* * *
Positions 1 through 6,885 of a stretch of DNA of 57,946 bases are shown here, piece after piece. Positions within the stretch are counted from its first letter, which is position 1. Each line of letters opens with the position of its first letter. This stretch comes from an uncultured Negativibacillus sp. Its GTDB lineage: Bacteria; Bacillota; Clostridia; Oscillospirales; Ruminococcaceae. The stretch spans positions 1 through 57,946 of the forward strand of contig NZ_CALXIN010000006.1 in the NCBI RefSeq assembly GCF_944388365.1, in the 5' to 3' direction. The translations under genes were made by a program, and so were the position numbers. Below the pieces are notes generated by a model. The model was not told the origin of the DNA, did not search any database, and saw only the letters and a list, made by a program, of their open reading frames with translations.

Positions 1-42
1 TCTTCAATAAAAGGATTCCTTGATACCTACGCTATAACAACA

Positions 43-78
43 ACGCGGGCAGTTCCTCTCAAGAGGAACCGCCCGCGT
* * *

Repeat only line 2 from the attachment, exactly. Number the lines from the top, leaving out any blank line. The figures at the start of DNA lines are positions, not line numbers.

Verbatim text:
Positions 1-42